My thanks to Cicada Books and Edelweiss for a review copy of this book
The Unofficial Guide to the Ancient Egyptian Afterlife is a simple, informative, entertaining and colourful picture book, introducing readers to Ancient Egyptian beliefs regarding death and what followed in terms of rituals and observances.
Our ‘guide’ is a cat, Bastet—a pharaoh’s cat and not the cat goddess Bastet, her namesake. After acquainting readers briefly with the relevance of cats in Ancient Egypt, the broad period and the major gods and goddesses (Bastet, Sekhbet, Ra, Osiris, Isis, and so on), she explains what happens once a person dies. After Bastet the cat’s master, the Pharaoh dies, she too is killed and mummified to accompany him for luck. With her we learn all that follows death—from mummification to the funeral and burial rituals, pyramids and how they evolved, to the journey the soul is supposed to make once all the rituals in the human realm have been completed, all the way to the realm of the gods. (I assume since we are talking of pyramids and more lavish rituals, all of these would be more applicable to the upper echelons of society).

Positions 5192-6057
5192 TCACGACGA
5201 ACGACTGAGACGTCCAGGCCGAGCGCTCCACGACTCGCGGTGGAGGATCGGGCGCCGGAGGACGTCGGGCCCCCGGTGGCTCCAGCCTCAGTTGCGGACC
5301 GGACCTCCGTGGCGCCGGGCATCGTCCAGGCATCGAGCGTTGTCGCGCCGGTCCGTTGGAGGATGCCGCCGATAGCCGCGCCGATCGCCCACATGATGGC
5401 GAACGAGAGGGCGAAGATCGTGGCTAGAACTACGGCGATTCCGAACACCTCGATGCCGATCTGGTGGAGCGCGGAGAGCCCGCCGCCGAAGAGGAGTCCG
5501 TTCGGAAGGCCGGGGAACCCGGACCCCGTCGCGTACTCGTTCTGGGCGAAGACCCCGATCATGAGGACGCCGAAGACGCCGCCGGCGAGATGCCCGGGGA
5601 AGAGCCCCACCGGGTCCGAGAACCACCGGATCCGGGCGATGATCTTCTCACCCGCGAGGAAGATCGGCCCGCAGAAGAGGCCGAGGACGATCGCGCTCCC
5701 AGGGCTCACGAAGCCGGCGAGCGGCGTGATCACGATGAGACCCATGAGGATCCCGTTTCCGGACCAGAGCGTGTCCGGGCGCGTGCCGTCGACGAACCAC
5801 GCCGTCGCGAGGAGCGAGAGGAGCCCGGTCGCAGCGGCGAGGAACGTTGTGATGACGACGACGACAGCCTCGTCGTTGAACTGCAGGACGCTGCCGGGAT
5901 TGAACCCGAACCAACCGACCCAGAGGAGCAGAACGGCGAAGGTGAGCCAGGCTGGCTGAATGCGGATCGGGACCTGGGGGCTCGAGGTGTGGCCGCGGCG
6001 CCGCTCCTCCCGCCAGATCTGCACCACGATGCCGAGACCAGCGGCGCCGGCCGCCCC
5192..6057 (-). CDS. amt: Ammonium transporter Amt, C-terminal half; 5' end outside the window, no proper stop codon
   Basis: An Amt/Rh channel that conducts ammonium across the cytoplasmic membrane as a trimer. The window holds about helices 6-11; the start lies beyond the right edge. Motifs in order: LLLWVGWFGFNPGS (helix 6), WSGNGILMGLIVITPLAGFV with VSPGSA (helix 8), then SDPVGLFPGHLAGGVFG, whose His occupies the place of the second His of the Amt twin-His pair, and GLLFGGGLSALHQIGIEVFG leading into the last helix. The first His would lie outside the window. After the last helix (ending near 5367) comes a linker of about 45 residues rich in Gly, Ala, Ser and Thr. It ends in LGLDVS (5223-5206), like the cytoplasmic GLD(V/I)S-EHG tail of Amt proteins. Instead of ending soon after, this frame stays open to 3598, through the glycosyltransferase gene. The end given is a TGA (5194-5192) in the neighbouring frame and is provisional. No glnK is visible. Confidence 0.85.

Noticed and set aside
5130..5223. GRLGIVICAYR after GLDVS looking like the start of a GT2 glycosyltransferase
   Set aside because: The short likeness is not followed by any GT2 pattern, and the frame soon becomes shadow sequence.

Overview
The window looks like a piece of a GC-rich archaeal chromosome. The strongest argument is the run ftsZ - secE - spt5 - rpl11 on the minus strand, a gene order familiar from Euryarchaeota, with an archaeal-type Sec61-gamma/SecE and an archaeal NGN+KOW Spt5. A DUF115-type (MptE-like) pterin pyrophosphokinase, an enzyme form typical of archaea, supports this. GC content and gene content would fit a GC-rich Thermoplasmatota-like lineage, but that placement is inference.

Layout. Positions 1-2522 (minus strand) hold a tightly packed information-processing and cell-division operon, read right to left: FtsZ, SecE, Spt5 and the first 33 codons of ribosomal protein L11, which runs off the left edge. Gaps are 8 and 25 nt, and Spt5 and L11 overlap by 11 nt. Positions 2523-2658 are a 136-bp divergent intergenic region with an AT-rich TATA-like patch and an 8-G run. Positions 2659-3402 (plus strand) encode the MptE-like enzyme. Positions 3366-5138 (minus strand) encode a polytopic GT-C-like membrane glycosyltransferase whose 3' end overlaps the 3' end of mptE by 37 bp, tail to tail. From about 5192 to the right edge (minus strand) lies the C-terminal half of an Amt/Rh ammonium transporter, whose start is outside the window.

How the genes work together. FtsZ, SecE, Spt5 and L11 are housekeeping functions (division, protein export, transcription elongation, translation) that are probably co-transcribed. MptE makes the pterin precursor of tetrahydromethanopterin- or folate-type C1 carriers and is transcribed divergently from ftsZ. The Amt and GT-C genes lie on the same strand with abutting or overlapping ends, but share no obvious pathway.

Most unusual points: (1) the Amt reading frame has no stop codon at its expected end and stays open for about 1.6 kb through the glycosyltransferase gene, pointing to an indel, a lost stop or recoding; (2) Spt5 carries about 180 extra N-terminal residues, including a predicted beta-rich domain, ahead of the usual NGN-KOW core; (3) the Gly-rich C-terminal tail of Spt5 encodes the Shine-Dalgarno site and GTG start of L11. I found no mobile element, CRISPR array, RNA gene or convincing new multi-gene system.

For a little picture book—the text and pictures are a little over 30 pages—this book manages to put across a surprising amount of information. From background on Ancient Egypt to the mummification process, amulets and symbols, beliefs about the afterlife to hieroglyphics, one gets a look into a number of aspects. I too learnt a lot that I didn’t know about from the number of characters or symbols in hieroglyphics to the different coffins that mummies are placed in to information about the gods. (It was interesting to spot similarities between the goddess Bastet, and Ma Shashti who is worshiped in India also as the benefactor of children and like Bastet, is associated with a cat). Everything is put across simply and so, would be easy to understand for its intended readership.
I really loved the artwork in the book. The book uses vibrant colours and attractive pictures which really stand out and combines it with small chunks of text to put across what it’s saying effectively. I found myself spending time looking at all the artwork, despite having to manoeuvre around a bit in the e-version I was reading but the physical book will be a pleasure to spend time with.
I also liked that the author didn’t gloss over the more macabre or grotesque aspects of things, whether it was Osiris having been cut into bits, or poor Bastet the cat being killed and mummified to accompany her master or the removal and preservation of entrails in the mummification process, all is told in a straightforward way (somewhat like in the Horrible Histories books)—adults will probably squirm more than children at this.
This was a great deal of fun to read and I know I’d have enjoyed it a lot as a child as well. I certainly did as an adult.
p.s. There’s also a cute little hieroglyph puzzle to work out.
Image sources: both images from the book are from Edelweiss Plus; the cover image is from Waterstones
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